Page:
Pfizer Allays House Concerns by Dropping Lipitor Ads Featuring Jarvik

Feb 25, 2008  •  Post A Comment

Pfizer is pulling its Lipitor ad featuring Dr. Robert Jarvik, which has created a wave of controversy. The drug company also promised to do a better job of clarifying its use of spokespeople in future advertising messages.
The company, under pressure from leaders of the House Energy & Commerce Committee, announced its decision today.
In a statement, Ian Read, Pfizer’s president of worldwide pharmaceutical operations, said that while Dr. Jarvik offered valuable and medically accurate information on the risks of Lipitor and how it can help patients with high cholesterol reduce their risk of heart attack, the ad’s presentation was misleading.
“The way in which we presented Dr. Jarvik in these ads has, unfortunately, led to misimpressions and distractions from our primary goal of encouraging patient and physician dialogue on the leading cause of death in the world—cardiovascular disease. We regret this. Going forward, we commit to ensuring there is greater clarity in our advertising regarding the presentation of spokespeople,” Mr. Read said in the statement.
The Lipitor ads, from Kaplan Thaler Group, feature Dr. Jarvik rowing a boat and saying that he’s a user of the product.
However, it was revealed after the ad began airing that the rowing was done by a stunt double and that Dr. Jarvik didn’t start taking Lipitor until after he was hired by Pfizer.
The House committee also suggested that the ad presents Dr. Jarvik as a medical expert, when most of his career has involved invention, including the artificial heart.
House Energy & Commerce Committee Chairman John D. Dingell, D-Mich., and Rep. Bart Stupak, chairman of oversight and investigations for the panel, praised Pfizer’s decision.
“Pfizer’s decision was a wise one, and I am pleased our investigation prompted the removal of Lipitor ads featuring Dr. Jarvik,” said Rep. Dingell. “We trust that Pfizer is sincere in its commitment to ‘greater clarity’ in its advertising. My colleagues and I look forward to meeting with Pfizer’s management team to discuss their plans related to direct-to-consumer advertising.”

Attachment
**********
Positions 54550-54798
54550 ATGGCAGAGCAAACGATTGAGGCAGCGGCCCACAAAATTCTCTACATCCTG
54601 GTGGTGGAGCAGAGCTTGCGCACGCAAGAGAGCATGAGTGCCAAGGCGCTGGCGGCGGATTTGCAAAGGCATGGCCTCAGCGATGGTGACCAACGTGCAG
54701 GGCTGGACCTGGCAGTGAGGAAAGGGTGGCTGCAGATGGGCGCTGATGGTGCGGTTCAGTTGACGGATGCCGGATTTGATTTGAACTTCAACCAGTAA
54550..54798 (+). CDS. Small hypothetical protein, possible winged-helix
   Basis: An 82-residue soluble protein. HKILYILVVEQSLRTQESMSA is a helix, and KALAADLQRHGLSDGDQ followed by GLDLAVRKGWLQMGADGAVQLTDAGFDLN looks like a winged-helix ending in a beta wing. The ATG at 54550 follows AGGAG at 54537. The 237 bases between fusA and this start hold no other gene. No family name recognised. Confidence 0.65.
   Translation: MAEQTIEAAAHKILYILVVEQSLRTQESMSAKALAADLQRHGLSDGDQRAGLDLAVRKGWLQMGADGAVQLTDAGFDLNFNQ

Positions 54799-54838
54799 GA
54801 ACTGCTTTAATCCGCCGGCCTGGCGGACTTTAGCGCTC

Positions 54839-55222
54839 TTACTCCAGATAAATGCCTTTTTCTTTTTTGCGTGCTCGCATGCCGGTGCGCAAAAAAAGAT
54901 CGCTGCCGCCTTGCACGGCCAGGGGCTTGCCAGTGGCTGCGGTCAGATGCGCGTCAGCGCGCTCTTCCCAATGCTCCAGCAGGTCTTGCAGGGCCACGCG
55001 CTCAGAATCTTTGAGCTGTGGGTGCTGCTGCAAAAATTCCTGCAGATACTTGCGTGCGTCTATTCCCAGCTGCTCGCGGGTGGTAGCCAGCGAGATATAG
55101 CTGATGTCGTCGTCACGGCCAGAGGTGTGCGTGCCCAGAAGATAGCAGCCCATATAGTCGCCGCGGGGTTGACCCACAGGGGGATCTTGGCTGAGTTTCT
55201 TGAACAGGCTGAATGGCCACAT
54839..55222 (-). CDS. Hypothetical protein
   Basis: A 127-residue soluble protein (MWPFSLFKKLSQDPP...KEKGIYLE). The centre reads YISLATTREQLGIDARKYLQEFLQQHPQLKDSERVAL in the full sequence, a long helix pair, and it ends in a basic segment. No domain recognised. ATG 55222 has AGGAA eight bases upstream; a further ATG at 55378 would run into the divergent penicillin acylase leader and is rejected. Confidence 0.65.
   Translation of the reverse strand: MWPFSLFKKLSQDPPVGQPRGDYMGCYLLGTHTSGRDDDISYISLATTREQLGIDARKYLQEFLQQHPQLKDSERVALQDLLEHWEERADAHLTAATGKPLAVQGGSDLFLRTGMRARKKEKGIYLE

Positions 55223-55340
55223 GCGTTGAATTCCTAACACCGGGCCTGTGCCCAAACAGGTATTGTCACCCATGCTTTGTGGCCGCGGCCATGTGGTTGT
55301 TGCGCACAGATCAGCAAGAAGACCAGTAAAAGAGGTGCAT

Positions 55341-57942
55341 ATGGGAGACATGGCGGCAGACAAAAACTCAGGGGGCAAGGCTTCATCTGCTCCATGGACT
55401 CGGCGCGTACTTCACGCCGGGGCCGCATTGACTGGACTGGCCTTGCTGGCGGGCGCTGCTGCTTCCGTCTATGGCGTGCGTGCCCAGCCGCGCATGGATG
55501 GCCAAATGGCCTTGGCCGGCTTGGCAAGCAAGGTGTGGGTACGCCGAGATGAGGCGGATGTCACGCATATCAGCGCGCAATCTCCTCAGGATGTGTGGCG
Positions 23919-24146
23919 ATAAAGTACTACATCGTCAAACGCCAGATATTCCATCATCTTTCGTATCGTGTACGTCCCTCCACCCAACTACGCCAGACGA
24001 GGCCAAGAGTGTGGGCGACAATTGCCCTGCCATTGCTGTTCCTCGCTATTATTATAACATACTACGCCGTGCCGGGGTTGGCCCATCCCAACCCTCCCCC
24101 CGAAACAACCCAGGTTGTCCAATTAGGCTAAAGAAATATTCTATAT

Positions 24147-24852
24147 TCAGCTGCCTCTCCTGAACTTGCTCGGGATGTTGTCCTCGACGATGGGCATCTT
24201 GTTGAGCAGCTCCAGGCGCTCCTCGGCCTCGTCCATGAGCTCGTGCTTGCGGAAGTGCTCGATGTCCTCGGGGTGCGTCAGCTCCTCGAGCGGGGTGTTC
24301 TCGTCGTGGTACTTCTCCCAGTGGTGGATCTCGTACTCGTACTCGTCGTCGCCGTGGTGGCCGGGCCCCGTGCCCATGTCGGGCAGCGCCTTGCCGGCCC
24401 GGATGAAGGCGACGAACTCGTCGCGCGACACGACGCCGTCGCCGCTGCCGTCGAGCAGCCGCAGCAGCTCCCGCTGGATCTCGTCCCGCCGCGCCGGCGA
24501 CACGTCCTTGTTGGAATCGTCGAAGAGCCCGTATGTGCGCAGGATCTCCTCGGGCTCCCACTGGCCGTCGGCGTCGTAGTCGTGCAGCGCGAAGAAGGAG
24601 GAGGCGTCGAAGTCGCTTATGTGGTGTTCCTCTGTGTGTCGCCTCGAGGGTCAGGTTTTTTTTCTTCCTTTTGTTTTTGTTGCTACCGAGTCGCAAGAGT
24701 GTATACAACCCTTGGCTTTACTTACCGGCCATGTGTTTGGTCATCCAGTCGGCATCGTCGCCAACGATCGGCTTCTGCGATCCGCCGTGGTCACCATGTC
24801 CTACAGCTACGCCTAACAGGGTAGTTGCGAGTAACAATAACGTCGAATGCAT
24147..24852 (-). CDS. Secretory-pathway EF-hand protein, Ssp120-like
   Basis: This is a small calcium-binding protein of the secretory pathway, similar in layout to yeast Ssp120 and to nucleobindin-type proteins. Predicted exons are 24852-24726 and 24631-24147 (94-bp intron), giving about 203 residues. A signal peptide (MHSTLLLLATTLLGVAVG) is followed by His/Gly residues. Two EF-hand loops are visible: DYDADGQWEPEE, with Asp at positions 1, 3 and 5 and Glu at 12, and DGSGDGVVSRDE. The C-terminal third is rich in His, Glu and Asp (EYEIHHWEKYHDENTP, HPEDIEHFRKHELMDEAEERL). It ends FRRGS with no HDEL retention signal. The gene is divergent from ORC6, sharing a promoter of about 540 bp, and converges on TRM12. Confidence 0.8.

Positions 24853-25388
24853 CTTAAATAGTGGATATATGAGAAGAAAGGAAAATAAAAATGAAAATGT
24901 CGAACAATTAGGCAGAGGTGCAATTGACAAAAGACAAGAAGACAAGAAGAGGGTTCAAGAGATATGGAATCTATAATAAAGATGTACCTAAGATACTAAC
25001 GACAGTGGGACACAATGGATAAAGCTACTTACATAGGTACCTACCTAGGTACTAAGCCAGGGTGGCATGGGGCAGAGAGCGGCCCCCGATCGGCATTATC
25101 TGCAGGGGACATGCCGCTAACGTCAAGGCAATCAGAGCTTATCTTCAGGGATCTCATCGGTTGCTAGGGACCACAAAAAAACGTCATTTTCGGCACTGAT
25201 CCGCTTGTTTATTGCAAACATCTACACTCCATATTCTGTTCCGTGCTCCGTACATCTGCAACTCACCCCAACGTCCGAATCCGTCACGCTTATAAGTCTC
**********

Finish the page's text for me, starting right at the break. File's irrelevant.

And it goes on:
Rep. Stupak said Pfizer was doing “the right thing.”
“When consumers see and hear a doctor endorsing medication, they expect the doctor is a credible individual with requisite knowledge of the drug,” Rep. Stupak said. “We will continue to investigate the deception that occurs in direct-to-consumer advertising of medications, including Pfizer’s Lipitor campaign. We plan to meet with Dr. Jarvik, collect all of the documents we’ve requested and closely review the facts. Drug companies should know that they will be held accountable for the representations made in their ads.”


  1. What I don’t get is why this sort of misleading AD campaign got by the decision-makers in the first place. I suppose it was for the usual reason: that the vast unwashed public will swallow anything they see on TV.
    For example most ads have a one microsecond half screen of totally unreadable fine print, often presented with 20% video levels. Do they really think that by these “disclosures” they can eliminate lawsuits?
    Nothing new about all this. I well remember back in the pre-war radio days many outrageous claims, that went unchallenged. Example:
    “Five New York Doctors tried Camels for 30 days,
    and at the end, 82% went back to women.”

  2. I have to agree with RED on this issue. However, the problem also stems from what the FCC and FDA consider “public interest.” I have no problem with advertizers using disclaimers, but they should make sure ADA (Americans with Disabilites Act) makes sure that those disclaimers are availible for all to clearly read. Those ads are clearly a lawsuit waiting to happen! When someone blind cannot read the specs of the potential med, they, the company can be sued. But then again, some of us think ahead, not 2 second forward and none more.
    In reality, is the above situation, ADA avilibility, such as CC services, in the Public Interest? I should think so.

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